UPDATE 1-ConvergEx to pay more than $150 mln to settle U.S. charges


By Sarah N. Lynch

WASHINGTON, Dec 18 (Reuters) - Brokerage company ConvergEx Group LLC will pay more than $150 million to resolve criminal and civil charges that some of its subsidiaries and two former employees secretly overcharged clients by millions of dollars and lied about the extra fees, U.S. authorities said Wednesday.

As part of an agreement with the U.S. Justice Department, a now-defunct ConvergEx unit that was registered in Bermuda and the two former company employees pleaded guilty to criminal conduct.

The Justice Department filed charges against ConvergEx itself but agreed to defer and drop them if the company abides by the terms of the deal, which includes paying $43.8 million in penalties and restitution.

In addition, three of ConvergEx's subsidiaries, including the shuttered Bermuda unit, will pay more than $107 million to settle parallel civil charges filed on Wednesday by the U.S. Securities and Exchange Commission.

In the SEC's case, those entities also admitted to violating securities laws and agreed to the set of facts laid out in the SEC's complaint.

This settlement marks the third time that the SEC has extracted admissions of wrongdoing from defendants, as part of a policy instituted by SEC Chair Mary Jo White earlier this year.

ConvergEx "engaged in a concerted and coordinated effort to fleece its clients by charging them millions of dollars in unwarranted fees ... and then concealing those charges from its clients through a pattern of deception," Acting Assistant Attorney General Mythili Raman said on Wednesday.

The company is a large brokerage that provides trade execution services to major institutional clients. Its two largest shareholders are private equity firm GTCR and Bank of New York Mellon.

ConvergEx had planned to go public in a $400 million initial public offering but withdrew the IPO in June. It recently hired Nasdaq OMX's second in command, Eric Noll, to be its president and chief executive.

According to the SEC's complaint, the brokerage often charged large institutional clients more than double what they thought they were paying.

ConvergEx was able to charge the extra fees by routing its customers' orders to the offshore unit in Bermuda.

This allowed ConvergEx to charge "undisclosed mark-ups and mark-downs" in addition to the commissions the customers expected to pay, the SEC said.

In a statement, ConvergEx said that the overwhelming majority of its equity execution business clients and customer orders were not affected by the scheme.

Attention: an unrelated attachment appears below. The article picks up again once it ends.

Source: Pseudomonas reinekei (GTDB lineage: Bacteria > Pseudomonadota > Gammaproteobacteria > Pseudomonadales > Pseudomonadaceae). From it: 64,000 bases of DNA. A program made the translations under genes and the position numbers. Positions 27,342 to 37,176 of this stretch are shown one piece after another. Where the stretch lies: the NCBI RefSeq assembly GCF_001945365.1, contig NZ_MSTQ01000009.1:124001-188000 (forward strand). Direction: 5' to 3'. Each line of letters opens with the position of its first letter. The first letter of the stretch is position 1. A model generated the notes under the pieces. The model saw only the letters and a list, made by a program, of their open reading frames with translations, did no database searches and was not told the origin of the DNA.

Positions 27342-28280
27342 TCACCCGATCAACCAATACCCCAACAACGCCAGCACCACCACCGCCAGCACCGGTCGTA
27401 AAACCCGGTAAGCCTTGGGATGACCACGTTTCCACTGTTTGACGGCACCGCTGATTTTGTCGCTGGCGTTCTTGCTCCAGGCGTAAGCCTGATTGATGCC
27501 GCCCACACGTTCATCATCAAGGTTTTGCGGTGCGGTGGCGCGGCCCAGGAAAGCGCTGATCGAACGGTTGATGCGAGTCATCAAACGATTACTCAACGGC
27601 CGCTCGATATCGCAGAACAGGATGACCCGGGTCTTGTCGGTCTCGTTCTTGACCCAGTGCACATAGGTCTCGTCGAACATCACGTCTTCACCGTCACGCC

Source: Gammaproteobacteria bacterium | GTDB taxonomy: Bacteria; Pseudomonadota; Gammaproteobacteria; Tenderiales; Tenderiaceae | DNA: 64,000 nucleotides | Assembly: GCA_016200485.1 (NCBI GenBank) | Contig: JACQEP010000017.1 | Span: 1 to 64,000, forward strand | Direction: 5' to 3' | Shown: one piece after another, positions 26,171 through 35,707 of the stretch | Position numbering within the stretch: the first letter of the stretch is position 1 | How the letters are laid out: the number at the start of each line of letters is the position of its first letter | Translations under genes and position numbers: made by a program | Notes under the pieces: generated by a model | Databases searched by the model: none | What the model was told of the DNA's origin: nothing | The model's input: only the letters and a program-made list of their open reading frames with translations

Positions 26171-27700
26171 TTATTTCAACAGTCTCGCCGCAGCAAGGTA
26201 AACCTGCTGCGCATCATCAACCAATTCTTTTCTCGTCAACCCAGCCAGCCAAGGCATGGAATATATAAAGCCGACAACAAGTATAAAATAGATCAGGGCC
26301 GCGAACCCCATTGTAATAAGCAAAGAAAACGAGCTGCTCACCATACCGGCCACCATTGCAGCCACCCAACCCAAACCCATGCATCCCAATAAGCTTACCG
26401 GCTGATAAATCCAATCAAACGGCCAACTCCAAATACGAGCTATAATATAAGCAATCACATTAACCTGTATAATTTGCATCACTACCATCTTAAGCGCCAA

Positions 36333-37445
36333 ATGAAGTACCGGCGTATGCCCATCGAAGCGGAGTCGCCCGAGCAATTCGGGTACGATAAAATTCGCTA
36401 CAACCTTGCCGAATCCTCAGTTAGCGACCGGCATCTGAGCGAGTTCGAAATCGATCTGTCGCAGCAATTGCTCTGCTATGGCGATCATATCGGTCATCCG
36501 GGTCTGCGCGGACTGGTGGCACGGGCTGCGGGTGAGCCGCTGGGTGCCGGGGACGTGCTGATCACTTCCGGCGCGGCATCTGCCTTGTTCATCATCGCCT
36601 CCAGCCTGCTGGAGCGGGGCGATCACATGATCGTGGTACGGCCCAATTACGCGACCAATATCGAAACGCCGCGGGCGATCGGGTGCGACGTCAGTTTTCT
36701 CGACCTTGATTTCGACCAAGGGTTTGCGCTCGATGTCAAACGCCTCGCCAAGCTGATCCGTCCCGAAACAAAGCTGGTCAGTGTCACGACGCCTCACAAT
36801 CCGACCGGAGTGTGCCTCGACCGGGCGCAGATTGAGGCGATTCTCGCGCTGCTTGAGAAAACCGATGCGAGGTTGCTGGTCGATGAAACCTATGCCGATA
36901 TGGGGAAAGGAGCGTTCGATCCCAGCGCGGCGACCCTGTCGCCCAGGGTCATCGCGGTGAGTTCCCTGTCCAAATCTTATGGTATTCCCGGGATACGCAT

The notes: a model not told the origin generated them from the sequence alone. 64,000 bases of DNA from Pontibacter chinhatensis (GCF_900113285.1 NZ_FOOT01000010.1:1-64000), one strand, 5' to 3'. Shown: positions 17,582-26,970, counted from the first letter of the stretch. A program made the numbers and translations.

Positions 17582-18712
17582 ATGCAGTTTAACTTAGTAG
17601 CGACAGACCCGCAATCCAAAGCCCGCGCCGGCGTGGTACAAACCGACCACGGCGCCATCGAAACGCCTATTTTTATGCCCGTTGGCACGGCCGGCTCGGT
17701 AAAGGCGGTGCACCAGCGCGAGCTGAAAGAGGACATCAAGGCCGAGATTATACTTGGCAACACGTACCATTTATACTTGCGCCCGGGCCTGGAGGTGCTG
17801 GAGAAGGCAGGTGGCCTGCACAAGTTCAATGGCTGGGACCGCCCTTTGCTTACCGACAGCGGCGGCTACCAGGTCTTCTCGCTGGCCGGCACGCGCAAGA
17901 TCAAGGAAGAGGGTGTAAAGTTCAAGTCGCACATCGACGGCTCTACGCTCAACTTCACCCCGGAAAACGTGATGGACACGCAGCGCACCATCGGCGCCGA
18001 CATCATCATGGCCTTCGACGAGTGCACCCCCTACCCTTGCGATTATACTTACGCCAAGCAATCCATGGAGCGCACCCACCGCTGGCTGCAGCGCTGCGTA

"The employees who engaged in this misconduct are no longer at the company, the Bermuda trading desk ... was shut down by ConvergEx, and the activity associated with these investigations was discontinued two years ago," the company said.

The Justice Department said that Jonathan Daspin, the former head trader of ConvergEx's broker-dealer that was registered in Bermuda, and Thomas Lekargeren, a sales trader at another one of the firm's subsidiaries, each pleaded guilty to conspiring to commit securities and wire fraud.

Both were accused of playing various roles that helped conceal the mark-ups from clients.

The Justice Department said Daspin was involved in creating false transaction reports with fabricated details about order executions. He also came up with a plan to avoid providing real-time data to its clients, the Justice Department said.

Later, when some clients complained, the Justice Department said, Lekargeren blamed the failure to deliver real-time data on information technology issues.

In a call with reporters on Wednesday, Raman said both men are cooperating with the government and the investigation is ongoing.

The government said the scheme, which occurred over a period of several years, victimized funds managed by charities, religious organizations, universities and governments.

Andrew Ceresney, co-director of the SEC's enforcement division, said that the ConvergEx was careful about which customers it overcharged and tried to pick clients that might not be paying close attention.

"Based upon the sensitivity of the customers and the likelihood that they were paying attention to execution quality, the firm then determined how much trading profit to take on particular transactions," he said.

An attorney for Daspin declined to comment, and an attorney for Lekargeren could not be immediately reached for comment.

In addition to pleading guilty to criminal charges, both former traders settled civil charges with the SEC.

Daspin agreed to pay roughly $1.1 million in disgorgement and prejudgment interest, and Lekargeren agreed to pay about $117,000 in disgorgement and prejudgment interest.

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